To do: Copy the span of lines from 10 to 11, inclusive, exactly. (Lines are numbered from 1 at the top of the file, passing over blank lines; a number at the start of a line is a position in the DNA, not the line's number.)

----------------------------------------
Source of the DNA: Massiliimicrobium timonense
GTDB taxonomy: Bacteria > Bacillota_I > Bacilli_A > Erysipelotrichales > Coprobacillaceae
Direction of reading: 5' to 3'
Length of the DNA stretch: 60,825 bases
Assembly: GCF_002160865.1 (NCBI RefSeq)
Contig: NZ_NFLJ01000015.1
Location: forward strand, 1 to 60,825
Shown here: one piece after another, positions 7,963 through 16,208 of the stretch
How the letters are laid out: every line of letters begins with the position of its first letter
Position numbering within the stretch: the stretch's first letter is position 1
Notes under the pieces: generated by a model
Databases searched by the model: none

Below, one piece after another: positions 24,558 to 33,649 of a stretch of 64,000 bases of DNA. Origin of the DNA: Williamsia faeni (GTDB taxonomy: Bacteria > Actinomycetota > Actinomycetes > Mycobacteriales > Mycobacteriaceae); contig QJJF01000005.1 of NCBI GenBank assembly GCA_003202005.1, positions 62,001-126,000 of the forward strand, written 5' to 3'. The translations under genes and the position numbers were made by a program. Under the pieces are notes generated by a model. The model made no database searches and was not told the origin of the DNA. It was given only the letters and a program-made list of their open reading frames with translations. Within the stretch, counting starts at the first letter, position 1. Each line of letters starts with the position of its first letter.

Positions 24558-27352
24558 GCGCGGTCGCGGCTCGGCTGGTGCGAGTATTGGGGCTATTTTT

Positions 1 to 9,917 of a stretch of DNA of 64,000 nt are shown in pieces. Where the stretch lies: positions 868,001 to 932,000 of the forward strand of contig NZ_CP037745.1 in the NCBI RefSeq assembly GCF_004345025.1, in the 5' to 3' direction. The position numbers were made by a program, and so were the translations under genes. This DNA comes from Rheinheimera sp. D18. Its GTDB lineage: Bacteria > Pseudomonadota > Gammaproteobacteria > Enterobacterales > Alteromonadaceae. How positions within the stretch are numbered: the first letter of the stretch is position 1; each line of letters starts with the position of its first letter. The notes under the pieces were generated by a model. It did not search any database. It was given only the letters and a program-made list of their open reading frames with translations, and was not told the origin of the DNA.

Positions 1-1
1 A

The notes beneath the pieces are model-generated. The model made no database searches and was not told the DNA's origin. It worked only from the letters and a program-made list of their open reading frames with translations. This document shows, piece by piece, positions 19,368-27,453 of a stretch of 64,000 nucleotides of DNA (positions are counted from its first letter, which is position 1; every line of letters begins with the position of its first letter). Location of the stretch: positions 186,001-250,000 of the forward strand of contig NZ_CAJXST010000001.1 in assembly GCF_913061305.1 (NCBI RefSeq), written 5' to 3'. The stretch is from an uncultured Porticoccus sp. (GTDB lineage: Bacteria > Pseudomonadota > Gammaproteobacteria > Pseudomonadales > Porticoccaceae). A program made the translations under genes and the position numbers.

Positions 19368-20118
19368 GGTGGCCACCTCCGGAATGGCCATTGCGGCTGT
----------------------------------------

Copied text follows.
Position numbering within the stretch: the stretch's first letter is position 1
Notes under the pieces: generated by a model